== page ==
The Times of India: March 07, 2013
New Delhi: Domestic air travellers will soon have the option of flying a Tata Group airline. The Foreign Investment Promotion Board (FIPB) on Wednesday cleared Malaysian low-cost carrier (LCC) AirAsia's proposal to form a budget airline in a JV with the Tatas and Telstra Tradeplace at an initial investment of Rs 80 crore.
After the FIPB meeting, economic affairs secretary Arvind Mayaram said: "They will now have to take the necessary licence from the Directorate General of Civil Aviation (DGCA). They can start operating now once they get the licence."
However, getting the aviation ministry's nod could prove to be a time-consuming process as it requires some changes in the recently liberalized foreign direct investment (FDI) policy. "I welcome the proposed new airline. But, the policy of FDI cleared by the commerce ministry allows foreign airlines to invest in existing Indian carriers. FIPB may have cleared the proposal but it has to meet the existing requirements. Now the commerce ministry will have to change that rule and allow a startup FDI JV," aviation minister Ajit Singh told TOI, while terming it a "procedural issue that will not derail the proposal."
Aviation secretary K N Srivastava, who attended the FIPB meeting, is learnt to have raised this issue and sought clarification from the department of industrial policy and promotion. Aviation ministry officials point out that "procedural issues" in the proposed AirAsia India JV. "As of now no company has been formed in this joint venture. So, under the current FDI rule, we may not be able to clear it till the commerce ministry makes the required changes or tells us it can be cleared in the current form under the existing rules," said a senior official. However, Ajit Singh reiterated that there was no opposition to the proposed new airline and that the ministry has already sought commerce ministry views on this issue.
Tata Group chairman emeritus Ratant Tata tweeted: "FIPB approval of the airline project ... reflects the true investor friendly policies of the government. This and other similar actions will, without doubt, reinforce investor confidence in India. I applaud the government for its transparency and its principled implementation of the stated policy."
Highly placed sources say that the government is unlikely to allow any technical issue to delay the new airline despite stiff opposition from some influential existing carriers, since the AirAsia-Tata JV is being seen as a test case of India's commitment to attract foreign investors. In the past also, Tata Group's attempts to enter aviation space by tying up with Singapore Airlines were thwarted by a big Indian airline and the government is unlikely to allow a repeat this time.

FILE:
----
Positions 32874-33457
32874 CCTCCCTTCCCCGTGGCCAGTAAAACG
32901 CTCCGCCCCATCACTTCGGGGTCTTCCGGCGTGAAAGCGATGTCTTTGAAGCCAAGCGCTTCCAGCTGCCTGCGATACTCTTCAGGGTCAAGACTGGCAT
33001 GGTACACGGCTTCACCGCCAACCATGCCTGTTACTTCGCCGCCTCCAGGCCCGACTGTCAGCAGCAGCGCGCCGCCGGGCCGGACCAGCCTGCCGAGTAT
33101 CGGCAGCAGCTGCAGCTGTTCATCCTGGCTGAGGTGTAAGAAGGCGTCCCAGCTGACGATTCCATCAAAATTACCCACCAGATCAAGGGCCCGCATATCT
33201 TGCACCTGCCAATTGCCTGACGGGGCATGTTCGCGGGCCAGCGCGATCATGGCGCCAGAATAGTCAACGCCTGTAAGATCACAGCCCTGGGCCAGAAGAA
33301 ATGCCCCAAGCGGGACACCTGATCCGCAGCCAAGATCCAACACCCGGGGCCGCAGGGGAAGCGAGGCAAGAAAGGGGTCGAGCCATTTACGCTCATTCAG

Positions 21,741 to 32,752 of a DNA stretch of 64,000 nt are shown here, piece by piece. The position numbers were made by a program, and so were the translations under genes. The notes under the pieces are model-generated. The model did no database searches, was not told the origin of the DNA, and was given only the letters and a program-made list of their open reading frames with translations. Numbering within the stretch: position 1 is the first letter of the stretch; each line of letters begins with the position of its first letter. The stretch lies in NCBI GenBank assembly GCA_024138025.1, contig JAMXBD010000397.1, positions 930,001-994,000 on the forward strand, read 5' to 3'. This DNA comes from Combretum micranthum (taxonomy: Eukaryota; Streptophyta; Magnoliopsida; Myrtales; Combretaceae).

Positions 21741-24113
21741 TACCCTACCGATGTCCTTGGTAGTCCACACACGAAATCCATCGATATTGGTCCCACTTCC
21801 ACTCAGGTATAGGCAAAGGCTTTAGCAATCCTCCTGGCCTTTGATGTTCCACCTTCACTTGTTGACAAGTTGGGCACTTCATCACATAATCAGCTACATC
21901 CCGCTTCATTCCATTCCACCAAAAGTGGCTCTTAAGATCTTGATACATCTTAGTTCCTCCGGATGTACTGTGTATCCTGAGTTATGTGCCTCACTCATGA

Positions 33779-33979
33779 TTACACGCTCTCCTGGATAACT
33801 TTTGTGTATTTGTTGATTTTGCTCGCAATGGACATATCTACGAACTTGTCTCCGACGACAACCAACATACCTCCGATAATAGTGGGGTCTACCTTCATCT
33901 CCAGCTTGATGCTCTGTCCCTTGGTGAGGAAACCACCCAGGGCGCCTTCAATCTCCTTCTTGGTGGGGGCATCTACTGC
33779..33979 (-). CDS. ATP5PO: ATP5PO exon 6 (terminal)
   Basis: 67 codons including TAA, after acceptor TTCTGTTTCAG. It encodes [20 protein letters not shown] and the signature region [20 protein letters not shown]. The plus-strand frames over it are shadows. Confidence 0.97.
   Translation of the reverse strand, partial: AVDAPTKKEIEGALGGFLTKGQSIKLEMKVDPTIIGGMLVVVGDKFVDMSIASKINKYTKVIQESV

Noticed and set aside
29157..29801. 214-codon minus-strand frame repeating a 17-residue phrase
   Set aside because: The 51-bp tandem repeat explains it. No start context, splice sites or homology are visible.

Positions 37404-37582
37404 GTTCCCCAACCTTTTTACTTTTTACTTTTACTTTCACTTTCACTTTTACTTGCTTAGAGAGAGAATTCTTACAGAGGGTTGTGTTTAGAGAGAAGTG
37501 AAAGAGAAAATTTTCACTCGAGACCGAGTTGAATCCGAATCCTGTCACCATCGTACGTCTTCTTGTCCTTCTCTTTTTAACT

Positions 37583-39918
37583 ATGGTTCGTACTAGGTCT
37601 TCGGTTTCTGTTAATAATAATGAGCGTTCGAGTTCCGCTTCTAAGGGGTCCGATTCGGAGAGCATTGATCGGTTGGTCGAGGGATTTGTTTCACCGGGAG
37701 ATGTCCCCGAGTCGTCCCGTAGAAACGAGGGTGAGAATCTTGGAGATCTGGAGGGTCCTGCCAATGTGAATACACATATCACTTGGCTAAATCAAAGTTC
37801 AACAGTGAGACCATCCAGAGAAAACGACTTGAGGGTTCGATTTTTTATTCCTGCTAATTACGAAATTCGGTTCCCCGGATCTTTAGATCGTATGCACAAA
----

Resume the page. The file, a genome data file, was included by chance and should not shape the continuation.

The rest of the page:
AirAsia chief Tony Fernandes has started making preparations for an early launch of the Indian subsidiary in which the Malaysian LCC, Tata Group and Telstra Tradeplace will have 49%, 30% and 21% stake respectively. Subject to getting the clearance from the aviation ministry, Chennai-based AirAsia India could take off as early as this summer with a fleet of three to four aircraft that would then be ramped up. Fernandes remains hopeful of an early nod and has already chosen an Indian as the JV's CEO and is looking at more recruitment.
"The good always win. People and companies with good intentions to create jobs and make life of the average man better will always win.... Fantastic range of candidates put in front of me by Tata and Sons. In my mind I can't believe the talent in India. Final call is Tata and Sons. Part of JV agreement but I know who my fave is. Hope they agree," Fernandes tweeted.
Once approved, AirAsia India will be the first real action after the government last year allowed foreign airlines to invest in Indian carriers. Captain G R Gopinath of Air Deccan fame is also planning to launch a start-up. Among existing airlines, Jet Airways is in advanced stage of talks with Abu Dhabi-based Etihad for investment. LCC SpiceJet and GoAir are also learnt to be in talks with foreign airlines. India's largest LCC IndiGo is being pursued by a number of foreign suitors but has so far not shown any interest in a stake sale. Grounded Kingfisher is yet to find an investor.
Disclaimer: This information has been collected through secondary research and IBEF is not responsible for any errors in the same.